Document Type: Editorial
International Health Policy Program, Ministry of Public Health, Nonthaburi, Thailand
National Health Security Office, Bangkok, Thailand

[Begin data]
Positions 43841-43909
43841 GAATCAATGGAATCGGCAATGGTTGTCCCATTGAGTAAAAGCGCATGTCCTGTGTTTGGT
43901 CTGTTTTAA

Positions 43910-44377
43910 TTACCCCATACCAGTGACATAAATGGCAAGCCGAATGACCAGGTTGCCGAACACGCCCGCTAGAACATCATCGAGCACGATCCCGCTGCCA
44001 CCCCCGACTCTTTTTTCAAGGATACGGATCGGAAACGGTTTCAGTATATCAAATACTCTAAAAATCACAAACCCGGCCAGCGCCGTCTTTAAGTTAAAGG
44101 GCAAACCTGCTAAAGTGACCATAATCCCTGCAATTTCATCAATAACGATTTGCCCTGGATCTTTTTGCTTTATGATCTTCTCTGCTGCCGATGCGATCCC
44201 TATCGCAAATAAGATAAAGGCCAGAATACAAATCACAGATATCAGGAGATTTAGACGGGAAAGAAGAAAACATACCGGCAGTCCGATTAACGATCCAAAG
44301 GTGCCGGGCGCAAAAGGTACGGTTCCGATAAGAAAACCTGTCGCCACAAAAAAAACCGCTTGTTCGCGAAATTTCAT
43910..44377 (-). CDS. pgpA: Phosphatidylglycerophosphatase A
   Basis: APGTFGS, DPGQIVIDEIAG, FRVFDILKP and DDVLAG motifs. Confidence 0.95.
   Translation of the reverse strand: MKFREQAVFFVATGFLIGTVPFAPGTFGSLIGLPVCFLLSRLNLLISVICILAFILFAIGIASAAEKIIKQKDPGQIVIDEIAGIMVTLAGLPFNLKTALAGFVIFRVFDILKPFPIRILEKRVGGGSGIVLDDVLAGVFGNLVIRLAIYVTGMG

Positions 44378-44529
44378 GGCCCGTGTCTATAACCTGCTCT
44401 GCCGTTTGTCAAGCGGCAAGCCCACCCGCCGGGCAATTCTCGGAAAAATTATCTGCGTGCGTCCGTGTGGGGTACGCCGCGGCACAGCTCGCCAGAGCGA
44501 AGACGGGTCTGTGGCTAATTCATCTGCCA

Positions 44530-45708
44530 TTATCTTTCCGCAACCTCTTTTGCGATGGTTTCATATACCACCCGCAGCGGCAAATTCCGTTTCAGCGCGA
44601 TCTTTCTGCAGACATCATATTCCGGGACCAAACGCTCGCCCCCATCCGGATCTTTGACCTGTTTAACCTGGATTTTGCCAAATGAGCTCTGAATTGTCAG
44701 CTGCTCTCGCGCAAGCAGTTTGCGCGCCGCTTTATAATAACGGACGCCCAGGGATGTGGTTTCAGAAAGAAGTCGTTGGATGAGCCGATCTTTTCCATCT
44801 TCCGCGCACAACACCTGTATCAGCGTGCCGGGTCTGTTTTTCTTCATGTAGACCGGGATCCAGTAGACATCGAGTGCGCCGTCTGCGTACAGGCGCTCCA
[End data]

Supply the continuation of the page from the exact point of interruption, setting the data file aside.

Benefit package is crucial for implementing universal health coverage (UHC). This editorial analyses how the benefit package of the Thai Universal Coverage Scheme (UC Scheme) evolved from an implicit comprehensive package which covered all conditions and interventions (with a few exceptions), to additional explicit positive lists. In 2002 when the Thai UC Scheme was launched; the comprehensive benefit package, including medicines in the national essential list of medicines, formerly offered by the previous schemes were pragmatically adopted. Later, when capacities of producing evidence on health technology assessment (HTA) increased, rigorous assessment of cost effectiveness is mandatorily required for inclusion of new interventions into the Thai UC Scheme benefit package. This contributed to evidence-informed policy decisions. To prevent emptied promises, whichever policy choices are made about the benefit package, either using a negative or a positive list, developing country governments need to make quality health services available and accessible by the entire population. Political decision on benefit package should be informed by evidence on cost effectiveness, equity dimension and health system capacity to deliver equitable services. Low- and middle-income countries need to strengthen HTA capacity to generate evidence and inform policies.